Malcolm, I appreciate your wisdom/ opinions and common sense. May you effect public policy with greater freedom outside the party political structure.
    Best of luck to you, have enjoyed reading your latest book.

  2. Linda 4 years ago

    Turnbull is like many politicians, they show so much promise and fail miserably to deliver anything of value. Of course they believe in themselves, their egos tell you that. It’s just the plebs get in the way of their grand plans. I believe what the world needs are people whose main objective is to be of genuine service to their country. Sadly the good ones don’t stand a chance, they get eaten up as the good people are the very threat elitism wants to rid society of, goodness!

  3. I am confused what is the role of government,to govern, to facilitate? to finance? to socialise losses and privatise profits? to set standards for others to follow or just to be the driver we can blame for crashing a car full of backseat consultants with all care no responsibility.

  4. Adam 4 years ago

    It is not made any easier by the obfuscation of data. This tool allows laypersons to follow the money pretty easily and only uses source Austender Data.

  5. anonymous 4 years ago

    Turnbull’s assertions are wrong about many things, including the supposed Coalition attitude to innovation.

    His claim “The general political view at the time was that talking about innovation was a bad idea – because it frightened people.” completely misses the point of what happened. Turnbull seemed to think that endlessly going blah blah about innovation without bothering to develop, detail and promote specific policy issues was all he had to do.

    The disquiet about his approach was felt far more widely than claimed, largely because the productive sectors quickly grew tired of hearing seemingly endless waffle, instead of real policy that would have made a real difference.

  6. David Havyatt 4 years ago

    Unfortunately for Mr Turnbull, his approach to consultants is quite revealing in his chapter on the NBN.

    On Labor’s NBN he wrote ‘In the wake of Rudd’s latest bold move, there followed the usual conga line of consultants, most notably McKinsey, who undertook an implementation study in May 2010. Remarkably, they concluded the Rudd policy was a terrific idea that augured a rosy future for Australians. Most joyous of all, it forecast that the government could expect a return on its investment to fully cover the cost of funds.’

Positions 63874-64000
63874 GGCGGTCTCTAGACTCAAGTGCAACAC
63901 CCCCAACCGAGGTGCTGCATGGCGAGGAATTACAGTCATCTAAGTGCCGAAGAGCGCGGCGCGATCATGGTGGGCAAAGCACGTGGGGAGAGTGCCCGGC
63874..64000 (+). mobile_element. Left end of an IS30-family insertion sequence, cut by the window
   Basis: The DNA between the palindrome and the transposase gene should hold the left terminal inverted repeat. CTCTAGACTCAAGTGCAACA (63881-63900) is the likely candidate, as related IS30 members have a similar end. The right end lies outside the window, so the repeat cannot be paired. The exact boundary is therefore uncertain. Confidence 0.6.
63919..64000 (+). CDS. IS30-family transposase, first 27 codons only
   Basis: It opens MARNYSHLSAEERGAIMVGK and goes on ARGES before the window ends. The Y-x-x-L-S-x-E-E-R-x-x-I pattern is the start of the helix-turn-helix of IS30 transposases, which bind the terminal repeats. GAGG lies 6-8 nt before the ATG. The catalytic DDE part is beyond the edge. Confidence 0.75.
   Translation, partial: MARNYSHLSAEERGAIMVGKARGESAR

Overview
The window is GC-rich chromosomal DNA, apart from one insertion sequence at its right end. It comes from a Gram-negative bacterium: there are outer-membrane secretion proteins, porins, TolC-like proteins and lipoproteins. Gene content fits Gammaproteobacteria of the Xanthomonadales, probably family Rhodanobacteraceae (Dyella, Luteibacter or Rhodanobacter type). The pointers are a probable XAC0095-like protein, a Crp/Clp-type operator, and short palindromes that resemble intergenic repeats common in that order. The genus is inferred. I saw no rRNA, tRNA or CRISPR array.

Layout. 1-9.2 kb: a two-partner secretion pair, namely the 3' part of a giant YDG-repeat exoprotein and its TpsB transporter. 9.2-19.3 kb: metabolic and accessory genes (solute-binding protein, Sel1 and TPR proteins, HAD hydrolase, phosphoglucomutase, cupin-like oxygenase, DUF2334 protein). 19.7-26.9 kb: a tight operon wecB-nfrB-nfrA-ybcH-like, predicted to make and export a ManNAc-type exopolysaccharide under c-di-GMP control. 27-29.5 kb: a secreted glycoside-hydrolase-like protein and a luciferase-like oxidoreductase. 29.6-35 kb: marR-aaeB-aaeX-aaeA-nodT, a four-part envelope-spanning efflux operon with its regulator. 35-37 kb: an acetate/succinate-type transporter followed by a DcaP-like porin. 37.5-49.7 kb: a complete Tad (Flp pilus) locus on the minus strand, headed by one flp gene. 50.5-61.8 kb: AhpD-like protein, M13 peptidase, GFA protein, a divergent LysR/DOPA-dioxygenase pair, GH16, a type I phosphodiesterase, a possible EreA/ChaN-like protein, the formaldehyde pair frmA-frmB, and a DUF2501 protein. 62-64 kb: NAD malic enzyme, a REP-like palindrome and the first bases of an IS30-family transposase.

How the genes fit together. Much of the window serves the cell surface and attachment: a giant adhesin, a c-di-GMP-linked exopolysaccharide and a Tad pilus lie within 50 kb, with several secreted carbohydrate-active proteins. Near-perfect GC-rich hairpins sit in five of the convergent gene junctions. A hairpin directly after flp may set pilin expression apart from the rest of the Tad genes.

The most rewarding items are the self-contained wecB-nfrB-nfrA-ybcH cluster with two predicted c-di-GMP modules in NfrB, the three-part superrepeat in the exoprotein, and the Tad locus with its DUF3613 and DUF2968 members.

Of his own he writes ‘We then commissioned a strategic review of the existing approach to see what could be changed to complete the network sooner and at less cost. The strategic review, which was done by NBN Co assisted by Deloitte, Boston Consulting Group and KordaMentha, recommended a shift to a multi-technology approach.’

    Now the language suggests that the Labor consultant was just telling government what it wanted to hear, but his consultants were honest brokers. That Turnbull has such a view of Labor’s consultant more probably reflects Turnbull’s own interaction with his consultants.

    Meanwhile in all this, the greatest NBN tragedy of all always gets overlooked. The Labor strategy in 2007 with its $4.7 billion offer was to get Telstra to do exactly what Turnbull subsequently sought – to get Telstra to structurally separate and build the new access network in a separate company. That this strategy failed was a consequence of Conroy’s Department invoking the standard Government procurement process for a project that didn’t suit it, and the mania of the just privatised Telstra (I don’t blame just Solomon for this – he was after all hired by a Board…this was the predictable, as I had, first reaction of a newly privatised corporation to think that its shareholders interests were more important than the national interest).

    Also, I note the commentary in Turnbull’s book that he tried to persuade Telstra to structurally separate but that Telstra preferred its deal with Government. That was the opportunity missed by Telstra. The deal should have been accepted – structural separation for agreement to build it all as FTTP.

  7. Mr Turnbull has identified a serious problem with modern public administration. This is my take on the issue…